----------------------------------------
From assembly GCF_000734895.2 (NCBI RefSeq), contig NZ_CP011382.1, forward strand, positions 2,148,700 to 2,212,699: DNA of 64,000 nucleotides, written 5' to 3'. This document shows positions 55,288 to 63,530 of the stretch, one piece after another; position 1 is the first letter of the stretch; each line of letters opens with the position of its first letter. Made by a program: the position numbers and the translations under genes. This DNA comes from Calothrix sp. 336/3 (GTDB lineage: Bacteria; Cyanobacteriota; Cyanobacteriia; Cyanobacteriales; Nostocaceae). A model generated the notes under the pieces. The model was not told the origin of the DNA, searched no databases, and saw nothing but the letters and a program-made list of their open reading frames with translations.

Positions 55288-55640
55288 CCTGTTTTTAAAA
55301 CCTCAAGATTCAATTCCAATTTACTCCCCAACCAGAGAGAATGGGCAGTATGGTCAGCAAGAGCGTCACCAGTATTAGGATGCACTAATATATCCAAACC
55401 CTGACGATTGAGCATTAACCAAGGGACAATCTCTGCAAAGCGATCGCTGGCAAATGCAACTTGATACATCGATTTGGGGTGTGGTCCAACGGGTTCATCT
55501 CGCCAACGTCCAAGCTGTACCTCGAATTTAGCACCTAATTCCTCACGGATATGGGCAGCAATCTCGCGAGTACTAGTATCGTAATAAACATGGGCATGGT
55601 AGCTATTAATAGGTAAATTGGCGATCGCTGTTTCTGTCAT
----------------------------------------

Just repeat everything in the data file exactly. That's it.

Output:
From assembly GCF_000734895.2 (NCBI RefSeq), contig NZ_CP011382.1, forward strand, positions 2,148,700 to 2,212,699: DNA of 64,000 nucleotides, written 5' to 3'. This document shows positions 55,288 to 63,530 of the stretch, one piece after another; position 1 is the first letter of the stretch; each line of letters opens with the position of its first letter. Made by a program: the position numbers and the translations under genes. This DNA comes from Calothrix sp. 336/3 (GTDB lineage: Bacteria; Cyanobacteriota; Cyanobacteriia; Cyanobacteriales; Nostocaceae). A model generated the notes under the pieces. The model was not told the origin of the DNA, searched no databases, and saw nothing but the letters and a program-made list of their open reading frames with translations.

Positions 55288-55640
55288 CCTGTTTTTAAAA
55301 CCTCAAGATTCAATTCCAATTTACTCCCCAACCAGAGAGAATGGGCAGTATGGTCAGCAAGAGCGTCACCAGTATTAGGATGCACTAATATATCCAAACC
55401 CTGACGATTGAGCATTAACCAAGGGACAATCTCTGCAAAGCGATCGCTGGCAAATGCAACTTGATACATCGATTTGGGGTGTGGTCCAACGGGTTCATCT
55501 CGCCAACGTCCAAGCTGTACCTCGAATTTAGCACCTAATTCCTCACGGATATGGGCAGCAATCTCGCGAGTACTAGTATCGTAATAAACATGGGCATGGT
55601 AGCTATTAATAGGTAAATTGGCGATCGCTGTTTCTGTCAT